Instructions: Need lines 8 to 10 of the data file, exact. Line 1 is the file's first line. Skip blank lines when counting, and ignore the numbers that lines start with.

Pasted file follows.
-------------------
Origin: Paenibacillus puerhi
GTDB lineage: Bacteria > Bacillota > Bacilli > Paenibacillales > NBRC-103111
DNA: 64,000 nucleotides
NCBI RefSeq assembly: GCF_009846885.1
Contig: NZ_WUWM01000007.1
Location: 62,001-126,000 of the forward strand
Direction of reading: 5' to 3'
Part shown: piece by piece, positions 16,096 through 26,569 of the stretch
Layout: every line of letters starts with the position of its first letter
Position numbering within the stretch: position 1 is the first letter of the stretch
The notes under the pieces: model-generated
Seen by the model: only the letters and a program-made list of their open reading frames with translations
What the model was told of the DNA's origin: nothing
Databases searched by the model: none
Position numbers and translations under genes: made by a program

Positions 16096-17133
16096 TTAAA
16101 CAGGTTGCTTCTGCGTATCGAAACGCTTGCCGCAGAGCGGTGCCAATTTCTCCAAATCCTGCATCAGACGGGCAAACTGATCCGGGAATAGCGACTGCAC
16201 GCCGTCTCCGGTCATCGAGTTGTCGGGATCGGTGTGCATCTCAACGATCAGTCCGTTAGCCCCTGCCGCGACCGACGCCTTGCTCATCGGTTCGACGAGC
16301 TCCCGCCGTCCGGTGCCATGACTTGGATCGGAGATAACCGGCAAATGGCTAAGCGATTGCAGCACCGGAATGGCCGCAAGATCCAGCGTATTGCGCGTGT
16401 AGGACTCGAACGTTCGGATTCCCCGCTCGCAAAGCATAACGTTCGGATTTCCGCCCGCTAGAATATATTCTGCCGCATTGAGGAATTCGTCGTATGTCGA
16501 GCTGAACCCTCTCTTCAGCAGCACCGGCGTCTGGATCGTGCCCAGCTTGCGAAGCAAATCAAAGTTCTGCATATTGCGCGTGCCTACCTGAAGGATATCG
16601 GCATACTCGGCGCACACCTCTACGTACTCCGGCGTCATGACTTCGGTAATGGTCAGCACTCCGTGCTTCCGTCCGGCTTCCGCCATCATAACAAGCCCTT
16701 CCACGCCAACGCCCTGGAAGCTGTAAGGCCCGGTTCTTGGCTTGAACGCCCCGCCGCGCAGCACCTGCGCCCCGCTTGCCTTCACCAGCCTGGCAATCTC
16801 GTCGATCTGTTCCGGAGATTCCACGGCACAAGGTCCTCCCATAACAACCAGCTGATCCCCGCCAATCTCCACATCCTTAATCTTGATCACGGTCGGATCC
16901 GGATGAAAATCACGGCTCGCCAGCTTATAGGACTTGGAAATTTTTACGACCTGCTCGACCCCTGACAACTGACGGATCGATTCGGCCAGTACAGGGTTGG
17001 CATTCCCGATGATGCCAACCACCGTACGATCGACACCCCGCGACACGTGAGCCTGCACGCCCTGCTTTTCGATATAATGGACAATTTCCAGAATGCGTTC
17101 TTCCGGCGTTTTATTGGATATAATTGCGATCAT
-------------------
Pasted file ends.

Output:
Part shown: piece by piece, positions 16,096 through 26,569 of the stretch
Layout: every line of letters starts with the position of its first letter
Position numbering within the stretch: position 1 is the first letter of the stretch